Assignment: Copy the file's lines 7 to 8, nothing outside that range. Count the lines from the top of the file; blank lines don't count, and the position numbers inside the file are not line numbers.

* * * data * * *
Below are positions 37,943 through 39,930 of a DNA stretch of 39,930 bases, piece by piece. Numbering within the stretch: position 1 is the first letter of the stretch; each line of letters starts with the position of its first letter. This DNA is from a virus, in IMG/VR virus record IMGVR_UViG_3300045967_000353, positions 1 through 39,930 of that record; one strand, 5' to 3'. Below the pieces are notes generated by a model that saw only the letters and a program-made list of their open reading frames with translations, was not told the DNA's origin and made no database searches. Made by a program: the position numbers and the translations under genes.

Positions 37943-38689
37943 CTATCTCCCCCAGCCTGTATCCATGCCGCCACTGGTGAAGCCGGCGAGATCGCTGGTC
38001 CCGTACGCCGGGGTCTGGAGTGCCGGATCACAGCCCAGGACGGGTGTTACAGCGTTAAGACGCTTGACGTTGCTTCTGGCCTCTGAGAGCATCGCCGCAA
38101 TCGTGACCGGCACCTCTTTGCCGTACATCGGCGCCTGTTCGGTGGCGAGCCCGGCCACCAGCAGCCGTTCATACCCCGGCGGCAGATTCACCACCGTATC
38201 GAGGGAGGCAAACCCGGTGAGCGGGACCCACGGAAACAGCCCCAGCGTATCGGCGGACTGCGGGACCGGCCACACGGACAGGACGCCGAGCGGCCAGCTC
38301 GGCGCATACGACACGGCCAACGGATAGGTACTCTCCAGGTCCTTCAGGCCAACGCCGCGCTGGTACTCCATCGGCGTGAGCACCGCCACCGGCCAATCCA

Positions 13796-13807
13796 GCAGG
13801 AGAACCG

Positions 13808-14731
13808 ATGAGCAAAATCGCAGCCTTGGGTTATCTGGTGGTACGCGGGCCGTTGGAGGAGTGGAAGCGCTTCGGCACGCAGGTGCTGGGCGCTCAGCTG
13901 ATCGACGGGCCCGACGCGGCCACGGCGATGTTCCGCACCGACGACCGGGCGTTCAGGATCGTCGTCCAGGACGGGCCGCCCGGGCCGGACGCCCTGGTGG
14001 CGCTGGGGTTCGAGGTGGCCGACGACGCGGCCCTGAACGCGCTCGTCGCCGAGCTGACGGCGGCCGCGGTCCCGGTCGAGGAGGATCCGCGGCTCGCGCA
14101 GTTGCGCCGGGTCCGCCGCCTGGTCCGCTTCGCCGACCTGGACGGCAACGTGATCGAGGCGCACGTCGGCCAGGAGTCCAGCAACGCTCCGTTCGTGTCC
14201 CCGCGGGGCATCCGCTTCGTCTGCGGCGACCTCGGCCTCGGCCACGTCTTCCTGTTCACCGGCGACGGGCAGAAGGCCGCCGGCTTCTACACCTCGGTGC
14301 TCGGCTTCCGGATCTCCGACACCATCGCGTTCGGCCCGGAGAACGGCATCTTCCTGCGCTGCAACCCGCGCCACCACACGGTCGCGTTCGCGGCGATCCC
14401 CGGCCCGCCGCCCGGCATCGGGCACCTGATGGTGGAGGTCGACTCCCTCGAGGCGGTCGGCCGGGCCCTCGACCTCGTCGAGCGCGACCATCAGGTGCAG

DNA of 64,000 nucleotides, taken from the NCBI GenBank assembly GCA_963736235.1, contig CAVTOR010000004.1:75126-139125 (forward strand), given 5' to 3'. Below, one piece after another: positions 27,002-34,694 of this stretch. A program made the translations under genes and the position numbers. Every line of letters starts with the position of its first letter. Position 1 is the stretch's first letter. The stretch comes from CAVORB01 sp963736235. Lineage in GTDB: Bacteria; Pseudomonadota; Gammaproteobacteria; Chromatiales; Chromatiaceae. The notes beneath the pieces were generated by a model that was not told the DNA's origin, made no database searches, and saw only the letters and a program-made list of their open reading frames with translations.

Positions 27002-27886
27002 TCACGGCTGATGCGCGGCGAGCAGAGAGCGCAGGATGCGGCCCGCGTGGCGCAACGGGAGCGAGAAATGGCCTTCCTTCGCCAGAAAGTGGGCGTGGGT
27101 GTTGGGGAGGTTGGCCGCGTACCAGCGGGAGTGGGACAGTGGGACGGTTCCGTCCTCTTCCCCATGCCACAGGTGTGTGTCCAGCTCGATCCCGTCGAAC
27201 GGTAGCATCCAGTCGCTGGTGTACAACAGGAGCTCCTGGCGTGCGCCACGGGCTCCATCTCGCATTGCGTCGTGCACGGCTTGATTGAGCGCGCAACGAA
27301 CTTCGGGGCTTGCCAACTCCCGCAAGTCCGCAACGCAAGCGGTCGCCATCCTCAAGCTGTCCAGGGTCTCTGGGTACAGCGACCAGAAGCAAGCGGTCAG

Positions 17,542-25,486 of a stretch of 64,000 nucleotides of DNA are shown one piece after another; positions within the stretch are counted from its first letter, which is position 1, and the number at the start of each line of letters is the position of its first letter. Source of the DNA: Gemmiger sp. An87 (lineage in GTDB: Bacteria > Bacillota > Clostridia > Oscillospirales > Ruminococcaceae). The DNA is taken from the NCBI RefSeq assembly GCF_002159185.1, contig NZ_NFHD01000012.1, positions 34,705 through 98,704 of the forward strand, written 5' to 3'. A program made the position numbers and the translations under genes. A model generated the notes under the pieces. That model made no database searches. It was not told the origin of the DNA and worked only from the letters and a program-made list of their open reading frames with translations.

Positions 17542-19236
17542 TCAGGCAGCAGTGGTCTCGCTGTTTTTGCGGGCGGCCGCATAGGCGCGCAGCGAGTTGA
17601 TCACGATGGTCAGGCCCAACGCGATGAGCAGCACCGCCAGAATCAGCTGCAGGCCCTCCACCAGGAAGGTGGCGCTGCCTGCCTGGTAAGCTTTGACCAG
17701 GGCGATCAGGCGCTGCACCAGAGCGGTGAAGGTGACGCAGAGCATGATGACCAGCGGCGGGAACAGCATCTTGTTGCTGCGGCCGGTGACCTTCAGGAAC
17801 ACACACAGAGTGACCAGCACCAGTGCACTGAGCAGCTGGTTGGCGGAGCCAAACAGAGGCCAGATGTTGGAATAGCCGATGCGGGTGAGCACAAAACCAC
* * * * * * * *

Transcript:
38301 GGCGCATACGACACGGCCAACGGATAGGTACTCTCCAGGTCCTTCAGGCCAACGCCGCGCTGGTACTCCATCGGCGTGAGCACCGCCACCGGCCAATCCA

Positions 13796-13807